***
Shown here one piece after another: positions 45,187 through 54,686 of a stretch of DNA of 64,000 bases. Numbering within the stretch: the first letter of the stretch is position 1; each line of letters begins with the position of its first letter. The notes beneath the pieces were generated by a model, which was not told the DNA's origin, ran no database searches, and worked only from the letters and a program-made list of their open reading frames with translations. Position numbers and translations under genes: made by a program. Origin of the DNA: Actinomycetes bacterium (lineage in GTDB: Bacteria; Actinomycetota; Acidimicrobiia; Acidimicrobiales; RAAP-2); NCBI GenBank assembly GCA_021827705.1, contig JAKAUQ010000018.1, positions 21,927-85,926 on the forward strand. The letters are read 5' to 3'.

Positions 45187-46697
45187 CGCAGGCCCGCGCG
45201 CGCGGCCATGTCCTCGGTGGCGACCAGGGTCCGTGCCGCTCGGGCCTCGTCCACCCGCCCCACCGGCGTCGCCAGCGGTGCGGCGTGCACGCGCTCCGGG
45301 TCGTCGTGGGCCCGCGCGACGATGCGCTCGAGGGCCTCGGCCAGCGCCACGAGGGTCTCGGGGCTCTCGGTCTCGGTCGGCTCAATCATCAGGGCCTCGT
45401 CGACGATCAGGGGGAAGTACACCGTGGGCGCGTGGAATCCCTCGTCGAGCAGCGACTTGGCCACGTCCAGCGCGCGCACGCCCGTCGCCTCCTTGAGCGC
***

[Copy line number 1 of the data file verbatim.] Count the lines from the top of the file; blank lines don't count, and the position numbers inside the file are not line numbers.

Shown here one piece after another: positions 45,187 through 54,686 of a stretch of DNA of 64,000 bases. Numbering within the stretch: the first letter of the stretch is position 1; each line of letters begins with the position of its first letter. The notes beneath the pieces were generated by a model, which was not told the DNA's origin, ran no database searches, and worked only from the letters and a program-made list of their open reading frames with translations. Position numbers and translations under genes: made by a program. Origin of the DNA: Actinomycetes bacterium (lineage in GTDB: Bacteria; Actinomycetota; Acidimicrobiia; Acidimicrobiales; RAAP-2); NCBI GenBank assembly GCA_021827705.1, contig JAKAUQ010000018.1, positions 21,927-85,926 on the forward strand. The letters are read 5' to 3'.